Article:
Vivyan Seward view of Half Dome from Yosemite valley oil on canvas signed lower right measuring approx. 18x14 inches framed in a quality gallery frame 20x24 inches overall size. A beautiful impressionist painting with figures in the foreground and a hint of valley fog. In excellent condition ready to hang.
Born in Northwood, England on June 18, 1902. "Vic" Seward came to the U.S. as a child. He studied at the AIC before moving to Los Angeles in the 1920s. He worked there as an illustrator for the Examiner until moving to San Francisco where he established a studio. His work appeared in Popular Mechanics and World Book Encyclopedia. In his leisure he painted oils and watercolors of landscapes and seascapes. He died in San Francisco on Sept. 9, 1993. Exh: Berkeley Coop Gallery, 1970s; Visitacion Valley Arts Festival (SF), 1987 (1st prize); Press Club (SF), 1987.
Edan Hughes, "Artists in California, 1786-1940"
Chinese antique carved Zitan wood foo dogs of the finest quality. Tested and dated at Stanford University lab. Genuine antique Zitan wood. Measuring approx. 12 inches tall and weighing each approx. 10 lbs. Signed and dated in excellent condition some cracking due to age shrinkage otherwise pristine. A fine pair would make a nice addition to any fine asian collection.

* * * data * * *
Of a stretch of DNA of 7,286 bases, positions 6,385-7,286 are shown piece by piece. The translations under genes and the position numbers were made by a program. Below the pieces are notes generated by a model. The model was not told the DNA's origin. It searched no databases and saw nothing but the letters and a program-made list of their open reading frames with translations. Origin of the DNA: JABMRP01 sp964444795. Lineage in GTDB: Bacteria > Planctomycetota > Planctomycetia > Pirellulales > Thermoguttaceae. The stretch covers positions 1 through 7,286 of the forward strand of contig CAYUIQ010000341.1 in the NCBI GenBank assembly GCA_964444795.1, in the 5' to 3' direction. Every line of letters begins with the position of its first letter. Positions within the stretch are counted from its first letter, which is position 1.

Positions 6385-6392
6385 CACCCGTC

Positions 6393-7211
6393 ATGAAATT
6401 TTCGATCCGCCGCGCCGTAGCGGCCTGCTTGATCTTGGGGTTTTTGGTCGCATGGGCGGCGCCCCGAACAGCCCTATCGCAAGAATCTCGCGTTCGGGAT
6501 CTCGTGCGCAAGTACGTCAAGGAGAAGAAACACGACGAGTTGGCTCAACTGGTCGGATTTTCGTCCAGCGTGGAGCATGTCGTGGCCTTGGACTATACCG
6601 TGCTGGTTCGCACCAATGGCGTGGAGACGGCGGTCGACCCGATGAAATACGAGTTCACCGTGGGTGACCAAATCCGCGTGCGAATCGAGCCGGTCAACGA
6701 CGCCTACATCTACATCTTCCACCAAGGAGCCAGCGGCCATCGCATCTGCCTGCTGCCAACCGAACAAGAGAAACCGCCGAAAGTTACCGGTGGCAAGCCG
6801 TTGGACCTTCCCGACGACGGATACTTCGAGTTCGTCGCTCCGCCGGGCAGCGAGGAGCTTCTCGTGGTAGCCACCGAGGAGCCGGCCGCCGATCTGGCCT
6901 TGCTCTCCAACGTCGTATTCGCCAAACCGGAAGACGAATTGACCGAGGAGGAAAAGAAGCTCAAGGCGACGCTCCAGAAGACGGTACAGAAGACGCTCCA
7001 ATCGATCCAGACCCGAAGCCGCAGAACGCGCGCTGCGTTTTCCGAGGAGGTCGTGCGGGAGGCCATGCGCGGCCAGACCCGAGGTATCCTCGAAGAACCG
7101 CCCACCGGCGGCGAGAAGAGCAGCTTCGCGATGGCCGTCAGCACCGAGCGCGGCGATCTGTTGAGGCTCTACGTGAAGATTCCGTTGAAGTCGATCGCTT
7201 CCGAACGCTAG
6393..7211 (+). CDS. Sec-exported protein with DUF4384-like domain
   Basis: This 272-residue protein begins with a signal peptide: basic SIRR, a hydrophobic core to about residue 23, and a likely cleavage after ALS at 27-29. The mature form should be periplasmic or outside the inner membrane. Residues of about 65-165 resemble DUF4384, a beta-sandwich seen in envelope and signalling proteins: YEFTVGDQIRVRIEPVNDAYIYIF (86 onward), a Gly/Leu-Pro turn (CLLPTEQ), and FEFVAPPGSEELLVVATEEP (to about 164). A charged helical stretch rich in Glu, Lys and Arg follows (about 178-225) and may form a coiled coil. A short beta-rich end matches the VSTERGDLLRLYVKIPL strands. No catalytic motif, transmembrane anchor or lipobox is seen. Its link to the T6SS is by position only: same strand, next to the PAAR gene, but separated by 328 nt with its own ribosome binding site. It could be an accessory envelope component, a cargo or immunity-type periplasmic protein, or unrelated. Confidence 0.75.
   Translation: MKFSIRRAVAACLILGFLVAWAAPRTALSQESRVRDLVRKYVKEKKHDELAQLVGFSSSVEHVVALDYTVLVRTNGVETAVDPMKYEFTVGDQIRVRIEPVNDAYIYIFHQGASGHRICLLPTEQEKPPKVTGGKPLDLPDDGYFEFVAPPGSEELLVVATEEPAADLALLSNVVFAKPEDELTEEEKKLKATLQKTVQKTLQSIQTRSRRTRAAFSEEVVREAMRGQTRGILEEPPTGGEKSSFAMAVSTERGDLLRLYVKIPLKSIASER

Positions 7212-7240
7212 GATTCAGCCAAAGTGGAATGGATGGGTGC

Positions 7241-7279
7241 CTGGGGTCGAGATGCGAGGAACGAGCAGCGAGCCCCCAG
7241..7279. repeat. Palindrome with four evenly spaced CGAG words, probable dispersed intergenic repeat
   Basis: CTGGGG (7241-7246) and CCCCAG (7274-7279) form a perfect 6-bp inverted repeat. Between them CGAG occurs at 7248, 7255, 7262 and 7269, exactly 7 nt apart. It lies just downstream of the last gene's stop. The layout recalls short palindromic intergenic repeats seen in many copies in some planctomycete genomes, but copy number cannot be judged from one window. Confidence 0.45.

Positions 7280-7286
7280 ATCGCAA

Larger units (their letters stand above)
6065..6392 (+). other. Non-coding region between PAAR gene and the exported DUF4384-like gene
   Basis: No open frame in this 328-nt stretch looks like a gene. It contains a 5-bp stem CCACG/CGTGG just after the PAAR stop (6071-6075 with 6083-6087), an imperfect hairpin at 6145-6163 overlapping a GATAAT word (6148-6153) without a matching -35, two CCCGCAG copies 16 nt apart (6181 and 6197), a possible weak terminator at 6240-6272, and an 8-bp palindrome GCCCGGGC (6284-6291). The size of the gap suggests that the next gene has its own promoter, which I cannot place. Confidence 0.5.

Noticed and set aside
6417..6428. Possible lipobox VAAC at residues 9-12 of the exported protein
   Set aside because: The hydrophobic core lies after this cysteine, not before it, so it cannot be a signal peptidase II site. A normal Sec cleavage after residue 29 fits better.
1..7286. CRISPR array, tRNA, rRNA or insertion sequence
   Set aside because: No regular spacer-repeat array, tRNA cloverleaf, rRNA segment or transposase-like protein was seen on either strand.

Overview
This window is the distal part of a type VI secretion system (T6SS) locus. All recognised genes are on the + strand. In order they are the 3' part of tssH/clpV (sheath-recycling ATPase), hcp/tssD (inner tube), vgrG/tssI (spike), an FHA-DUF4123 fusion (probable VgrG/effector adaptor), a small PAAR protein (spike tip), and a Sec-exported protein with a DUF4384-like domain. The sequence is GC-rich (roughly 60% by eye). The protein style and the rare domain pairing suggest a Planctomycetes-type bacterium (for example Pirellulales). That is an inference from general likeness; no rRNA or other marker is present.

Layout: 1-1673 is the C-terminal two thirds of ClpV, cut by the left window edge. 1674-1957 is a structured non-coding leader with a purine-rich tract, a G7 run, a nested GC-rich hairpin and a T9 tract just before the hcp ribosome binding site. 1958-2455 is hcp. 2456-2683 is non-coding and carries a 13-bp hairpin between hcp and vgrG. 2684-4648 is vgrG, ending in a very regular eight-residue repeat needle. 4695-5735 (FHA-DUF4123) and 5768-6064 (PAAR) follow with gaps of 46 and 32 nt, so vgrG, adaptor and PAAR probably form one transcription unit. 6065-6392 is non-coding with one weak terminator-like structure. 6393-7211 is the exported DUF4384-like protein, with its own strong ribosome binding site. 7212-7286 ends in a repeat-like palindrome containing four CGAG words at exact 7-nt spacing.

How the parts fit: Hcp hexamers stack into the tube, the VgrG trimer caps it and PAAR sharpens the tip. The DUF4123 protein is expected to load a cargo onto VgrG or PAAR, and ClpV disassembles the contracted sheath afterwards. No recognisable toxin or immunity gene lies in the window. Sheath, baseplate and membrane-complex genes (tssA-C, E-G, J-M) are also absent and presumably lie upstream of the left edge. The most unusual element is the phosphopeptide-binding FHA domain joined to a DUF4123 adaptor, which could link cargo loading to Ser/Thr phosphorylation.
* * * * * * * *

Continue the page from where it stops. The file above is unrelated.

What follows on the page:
A beautiful Chinese export porcelain famille rose medallion large center bowl circa 1900. The bowl hand painted with traditional rose medallion motif of floral and butterfly designs plus mandarin figures and court scenes. Measuring 12 inches by 4 inches deep in excellent condition one minor restored flea bite to rim and some wear to enamel. A fine example.
Chinese export porcelain cup and bowl or saucer c. 1790. A beautiful example with delicate hand painted details in cobalt blue and 24k gold featuring a double heart with monogram initials and a floral sprig. The bowl is 6 1/4 inches wide 1 1/4 high the cup is 4 1/4 diameter and 2 1/4 high. Both are in fine condition only some minor wear to gold rim. A fine addition to any collection.
An original painting by famed Irish artist Roderic O'Conor a profile portrait of a Tahitian woman probably influenced by his friend Paul Gaugin as O'Conor did not travel to Tahiti. Watercolor on paper atlier stamp lower right and initialed lower left. measuring 8 x 12 inches in excellent condition. Provenance Crane Kalman gallery London sold in 1959 to James Costigan Esq.
An exact contemporary of Charles Gruppe, O’Conor is listed as both Irish and Irish-American (by Bénézit, in error). His place of birth was Roscommon, Ireland (on 17 October 1860). Regarded as Ireland’s most progressive painter of his time, O’Conor was close to both Gauguin and Armand Seguin in the Pont-Aven region, and he was wealthy enough to purchase paintings by Cézanne, Gauguin, Renoir, Manet, and others.